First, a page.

40 Synonyms for “Lie”

Humans may not be the only species capable of deception, but we’re probably the most sophisticated animals when it comes to lying, and our languages contain many words to describe variations of untruth. Here’s a roster of synonyms in English for referring to lies and similar creations: 1. Bluff: a statement intended to deceive or … Read more

AP StyleGuard and the Death of Editing

Thanks to a new software program called AP StyleGuard, human intervention in improvement of written content is no longer necessary. All editors, please clean out your desks and report to Human Resources for your exit interview in five minutes; HR staff will provide information about career-change counseling on request. That’s a joke, folks. (So’s the … Read more

How to Format Subheads

An effective way to break up long sequences of paragraphs and provide an organizational scheme for your writing is to insert subheads. Here are some considerations: Subheads should be succinct — just a short phrase with a keyword or two. They should be formatted in a larger point size than the running text, or at … Read more

5 Alternatives to Hyphenating Phrasal Adjectives

The default method for communicating to the reader that a phrase preceding a noun is a single entity modifying that noun is to hyphenate the word string together: “They agreed that a plug-and-play functionality was most desirable.” Depending on the exact wording, the relationship of words preceding a noun to that noun is more or … Read more

Evoke vs. Invoke

Evoke and invoke, two members of a small but powerful family of words relating to stimulus and response, have senses both similar and distinct. To evoke something is to call it forth, perhaps by bringing it to mind, or, synonymously with invoke, by summoning it (as in conjuration) or presenting it in support of an … Read more

It’s All About Accuracy

During my editing career, I’ve corrected some significant factual errors in manuscripts before they were published — mistakes that would have compromised the authority of a book or a magazine or newspaper article, or at least embarrassed its author. (Aw, shucks, don’t mention it — it’s my job.) I’ve also probably overlooked a few. And … Read more

25 Synonyms for “Story”

So, you’re writing a story? What kind of story? No, don’t unreel the plot for me. Provide some context for the narrative style by telling me what your model is for your tale. This is not about genre, though there may be some overlap; it’s all about the form. Choose from one or more of … Read more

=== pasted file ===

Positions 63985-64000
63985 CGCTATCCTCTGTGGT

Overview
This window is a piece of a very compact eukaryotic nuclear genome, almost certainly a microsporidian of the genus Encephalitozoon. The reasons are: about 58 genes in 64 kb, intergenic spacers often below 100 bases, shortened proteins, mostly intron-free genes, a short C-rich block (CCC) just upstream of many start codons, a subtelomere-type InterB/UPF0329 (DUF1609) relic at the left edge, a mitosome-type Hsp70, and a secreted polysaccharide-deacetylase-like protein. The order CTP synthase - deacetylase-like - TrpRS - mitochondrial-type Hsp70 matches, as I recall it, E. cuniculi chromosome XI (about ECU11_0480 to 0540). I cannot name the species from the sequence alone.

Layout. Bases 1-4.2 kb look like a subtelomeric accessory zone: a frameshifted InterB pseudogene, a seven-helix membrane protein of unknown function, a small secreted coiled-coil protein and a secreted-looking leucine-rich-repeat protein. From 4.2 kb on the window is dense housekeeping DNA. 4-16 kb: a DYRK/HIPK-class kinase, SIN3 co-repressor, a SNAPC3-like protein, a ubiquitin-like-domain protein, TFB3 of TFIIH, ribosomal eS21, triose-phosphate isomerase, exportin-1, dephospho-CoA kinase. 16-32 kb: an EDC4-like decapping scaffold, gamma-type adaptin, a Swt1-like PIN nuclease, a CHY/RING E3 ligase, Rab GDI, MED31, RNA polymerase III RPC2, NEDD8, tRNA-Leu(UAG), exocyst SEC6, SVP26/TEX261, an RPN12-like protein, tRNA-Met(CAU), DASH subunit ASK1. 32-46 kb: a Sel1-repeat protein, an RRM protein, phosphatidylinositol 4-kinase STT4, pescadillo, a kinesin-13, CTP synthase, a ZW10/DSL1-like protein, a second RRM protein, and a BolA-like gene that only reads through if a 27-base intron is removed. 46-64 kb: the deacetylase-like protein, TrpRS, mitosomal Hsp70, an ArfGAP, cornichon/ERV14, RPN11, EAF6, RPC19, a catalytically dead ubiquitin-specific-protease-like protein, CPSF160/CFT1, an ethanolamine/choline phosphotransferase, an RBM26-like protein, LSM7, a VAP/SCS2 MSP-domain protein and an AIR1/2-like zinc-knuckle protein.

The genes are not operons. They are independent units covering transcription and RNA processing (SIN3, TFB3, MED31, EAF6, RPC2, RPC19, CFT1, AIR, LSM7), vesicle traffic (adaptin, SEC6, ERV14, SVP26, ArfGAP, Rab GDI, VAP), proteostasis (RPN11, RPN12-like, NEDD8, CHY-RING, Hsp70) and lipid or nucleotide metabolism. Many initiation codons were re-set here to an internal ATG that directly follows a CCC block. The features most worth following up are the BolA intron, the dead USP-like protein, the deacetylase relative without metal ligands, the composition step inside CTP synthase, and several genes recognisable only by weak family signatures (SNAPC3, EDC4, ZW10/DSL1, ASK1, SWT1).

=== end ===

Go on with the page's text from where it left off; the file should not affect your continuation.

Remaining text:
How to Format Reader-Friendly Headlines

The headline of a piece of content is the reader’s invitation, so make it inviting in form as well as content. Using all capital letters is overbearing; choose between headline style (capitalizing initial letters only in words representing major parts of speech) or sentence style (initial caps only for the first word and proper nouns). … Read more

The Word of the Year 2011

Each year at about this time, the English-language media rolls out various reports announcing the word of the year according to one or more authorities. These pieces imply or overtly suggest that these selections are keywords for our society’s values, beliefs, and obsessions. But a glance at such choices reveals that these words are the … Read more

Put Adverbs in Their Place

When, how, or why something is done is expressed by an adverb, whose primary function is signaled by its name: Adverbs modify verbs (and sometimes other parts of speech — more on that later). They appear more or less in proximity to the verb they modify, but their syntactical location can vary for diverse reasons. … Read more

Precede vs. Proceed

Lazy pronunciation can wreak havoc on the language as word pairs like precede and proceed become confused. These similar-looking and similar-sounding terms, however, though not antonyms, face in opposite directions. The origin of the former word is the Latin term praecedere (“go before”), while the latter stems from the Latin word procedere (“go forward, advance”). … Read more

25 Adverbs That Get an “A”

You already know many adverbs that start with a-, a prefix that can mean, among other things, “on” (aboard) “in a state” (asleep), or “in a manner” (aloud). Here’s a roster of some of the lesser-known words in this class, many of which inspire vivid imagery, evoke an archaic or rustic tone, or conjure an … Read more